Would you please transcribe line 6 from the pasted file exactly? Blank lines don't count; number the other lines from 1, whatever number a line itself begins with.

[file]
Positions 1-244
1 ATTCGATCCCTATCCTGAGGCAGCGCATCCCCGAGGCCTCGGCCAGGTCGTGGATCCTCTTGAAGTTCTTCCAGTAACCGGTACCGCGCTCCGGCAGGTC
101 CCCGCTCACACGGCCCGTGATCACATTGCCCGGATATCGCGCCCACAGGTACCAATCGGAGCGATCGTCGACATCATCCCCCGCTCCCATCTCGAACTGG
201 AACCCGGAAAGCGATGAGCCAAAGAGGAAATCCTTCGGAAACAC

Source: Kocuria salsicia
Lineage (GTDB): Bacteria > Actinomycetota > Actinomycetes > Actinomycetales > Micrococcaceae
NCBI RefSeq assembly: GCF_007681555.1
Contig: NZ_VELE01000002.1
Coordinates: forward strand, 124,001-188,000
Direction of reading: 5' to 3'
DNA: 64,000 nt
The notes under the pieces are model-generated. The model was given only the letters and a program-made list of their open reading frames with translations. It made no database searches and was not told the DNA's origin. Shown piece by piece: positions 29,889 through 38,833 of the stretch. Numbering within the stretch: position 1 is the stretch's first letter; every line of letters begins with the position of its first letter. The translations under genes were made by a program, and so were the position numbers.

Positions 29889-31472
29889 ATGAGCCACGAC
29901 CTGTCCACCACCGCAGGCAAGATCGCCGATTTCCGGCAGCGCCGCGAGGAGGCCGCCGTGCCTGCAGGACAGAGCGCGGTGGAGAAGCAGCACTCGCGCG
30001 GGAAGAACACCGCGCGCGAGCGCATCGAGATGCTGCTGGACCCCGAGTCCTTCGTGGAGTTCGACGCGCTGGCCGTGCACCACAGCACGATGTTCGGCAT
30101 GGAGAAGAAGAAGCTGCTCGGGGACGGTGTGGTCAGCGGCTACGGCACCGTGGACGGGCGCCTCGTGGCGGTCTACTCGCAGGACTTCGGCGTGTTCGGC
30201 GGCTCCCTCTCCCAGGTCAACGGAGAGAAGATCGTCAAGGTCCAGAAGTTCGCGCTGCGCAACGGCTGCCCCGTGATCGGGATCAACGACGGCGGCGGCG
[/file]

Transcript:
Lineage (GTDB): Bacteria > Actinomycetota > Actinomycetes > Actinomycetales > Micrococcaceae